Printer Friendly

Can hurricanes be stopped?

Peter Cordani is a man with a plan--a plan to block hurricanes from causing so much destruction. While the federal government plans to spend $200 billion on repairs and cleanup after the devastation of this past hurricane season, Cordani will be quietly gathering investors, equipment and manpower in an attempt to prevent this damage in the first place. Cordani says he only needs about $50 million to get his project into full swing, yet the government refuses to acknowledge the validity of his Dyn-O-Storm "hurricane powder."

Cordani is CEO of Dyn-O-Mat, a company that manufactures absorbent products for commercial applications, including cleaning up environmentally hazardous materials such as motor oil and chemical spills. However, after watching the repeated devastation of his Florida community over the years, Cordani has decided to absorb water--that is, the water inside hurricanes.

The idea is to fly several planes into the eye of a hurricane, cutting a triangular swath to the center while dumping this polymer. As the polymer absorbs the hurricane's moisture Cordani hopes it will slow down the rotation, "taking out much of its devastating punch," as he puts it.

According to the company Dyn-O-Mat's hurricane powder is biodegradable, and releases the stored moisture when it contacts seawater. And it has already been approved by the Environmental Protection Agency for use in agriculture and consumer products. Tom Strenta, Dyn-O-Mat's head of product development, says the company has even experimented with dumping the chemical in the office's saltwater fish tank "The sea life has been living in it for four years without problems," he says.

A major roadblock thus far is the government's unwillingness to cooperate with Cordani's team. "I don't know why our government and insurance and power companies have not come forth. We have to assume because of the media articles that someone is aware that we need funds" Cordani says. In the meantime, Peter Ray, a professor of meteorology at Florida State University, has signed on to help with the project.

Hugh Willoughby, a cloud physicist formerly with the National Oceanic and Atmospheric Administration, has seen Cordani's idea but says there is a long way to go--and much science to prove before he is convinced it could work. He says, "I was running computer simulations on hurricane Bonnie in the late 1990s, and adjusted it for Cordani's idea. We found winds were reduced by a maximum of about two miles per hour, which is not significant."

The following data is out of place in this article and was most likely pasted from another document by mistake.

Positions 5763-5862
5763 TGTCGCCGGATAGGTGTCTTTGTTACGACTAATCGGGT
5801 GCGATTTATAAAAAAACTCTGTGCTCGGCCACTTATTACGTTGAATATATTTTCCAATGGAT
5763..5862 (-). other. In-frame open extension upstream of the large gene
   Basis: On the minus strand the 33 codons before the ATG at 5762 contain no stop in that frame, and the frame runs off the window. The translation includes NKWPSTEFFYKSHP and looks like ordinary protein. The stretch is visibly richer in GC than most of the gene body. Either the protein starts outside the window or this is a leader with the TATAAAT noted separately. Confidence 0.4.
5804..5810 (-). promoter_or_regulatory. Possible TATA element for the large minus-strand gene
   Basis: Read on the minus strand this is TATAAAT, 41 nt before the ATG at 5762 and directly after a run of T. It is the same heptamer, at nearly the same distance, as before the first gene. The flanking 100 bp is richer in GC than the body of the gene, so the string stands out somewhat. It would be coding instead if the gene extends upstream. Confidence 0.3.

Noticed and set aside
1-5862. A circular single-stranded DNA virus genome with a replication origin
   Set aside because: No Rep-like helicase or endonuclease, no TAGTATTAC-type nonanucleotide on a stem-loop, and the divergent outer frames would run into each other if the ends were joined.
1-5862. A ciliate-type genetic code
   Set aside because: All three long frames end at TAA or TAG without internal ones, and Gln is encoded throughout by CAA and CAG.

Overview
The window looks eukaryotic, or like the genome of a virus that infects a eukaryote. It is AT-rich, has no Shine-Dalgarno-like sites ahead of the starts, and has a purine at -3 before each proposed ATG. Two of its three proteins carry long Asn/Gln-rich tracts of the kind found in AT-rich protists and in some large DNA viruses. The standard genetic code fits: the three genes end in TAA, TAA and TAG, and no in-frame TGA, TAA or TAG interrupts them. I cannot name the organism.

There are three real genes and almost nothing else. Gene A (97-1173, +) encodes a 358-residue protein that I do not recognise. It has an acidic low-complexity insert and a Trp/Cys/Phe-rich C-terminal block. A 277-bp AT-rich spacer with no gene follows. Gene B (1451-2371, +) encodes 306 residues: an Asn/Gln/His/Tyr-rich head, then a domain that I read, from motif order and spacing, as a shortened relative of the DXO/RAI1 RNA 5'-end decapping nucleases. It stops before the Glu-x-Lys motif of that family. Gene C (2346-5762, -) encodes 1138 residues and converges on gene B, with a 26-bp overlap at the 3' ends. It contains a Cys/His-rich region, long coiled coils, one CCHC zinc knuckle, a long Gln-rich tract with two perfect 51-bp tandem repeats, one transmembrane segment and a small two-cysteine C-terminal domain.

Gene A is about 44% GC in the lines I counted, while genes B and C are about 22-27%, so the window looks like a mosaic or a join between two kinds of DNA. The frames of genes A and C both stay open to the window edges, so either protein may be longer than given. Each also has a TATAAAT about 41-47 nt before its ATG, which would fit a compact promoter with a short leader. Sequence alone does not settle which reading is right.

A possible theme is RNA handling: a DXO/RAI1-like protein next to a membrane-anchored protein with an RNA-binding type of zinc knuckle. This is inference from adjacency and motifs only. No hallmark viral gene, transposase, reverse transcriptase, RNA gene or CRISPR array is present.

Others worry that such attempts at large-scale weather modification may be dangerously tinkering with poorly understood mechanisms. Would our shores be covered with sticky Dyn-O-Storm ooze as the polymer washed up? "Probably not," says Willoughby, who concludes, "If you could weaken a storm like [hurricane] Hugo it might be worth it."

Strenta says all Dyn-O-Mat is asking for is a chance to test Cordani's ideas on a storm. CONTACT: Dyn-O-Mat, (561) 747-2301, www.dynomat.com.
COPYRIGHT 2006 Earth Action Network, Inc.
No portion of this article can be reproduced without the express written permission from the copyright holder.
Copyright 2006, Gale Group. All rights reserved. Gale Group is a Thomson Corporation Company.

 
Article Details
Printer friendly Cite/link Email Feedback
Author:LaTronica, Mike
Publication:E
Geographic Code:1USA
Date:Jan 1, 2006
Words:480
Previous Article:Good neighbor Alcoa.
Next Article:The jaguar man: wildlife biologist Octavio Rosas fights for the big cats.
Topics:


Related Articles
IT'S A THREE-FOR-ALL; UNBEATEN BRUINS HAVE ONE MORE HURDLE BEFORE FIESTA.
Allstate Floridian stops writing new policies in parts of Florida.
BLOOD DRIVE OFFERS A PRIZE.
Taming the storm: a hurricane's violent winds can ravage coastlines. Can scientists find a way to stop these devastating storms?
New Orleans abandoned again.
Back in the game: Gulf Coast booksellers find ways to press on.
Large Florida homeowners insurer goes into receivership following hurricanes.

Terms of use | Privacy policy | Copyright © 2018 Farlex, Inc. | Feedback | For webmasters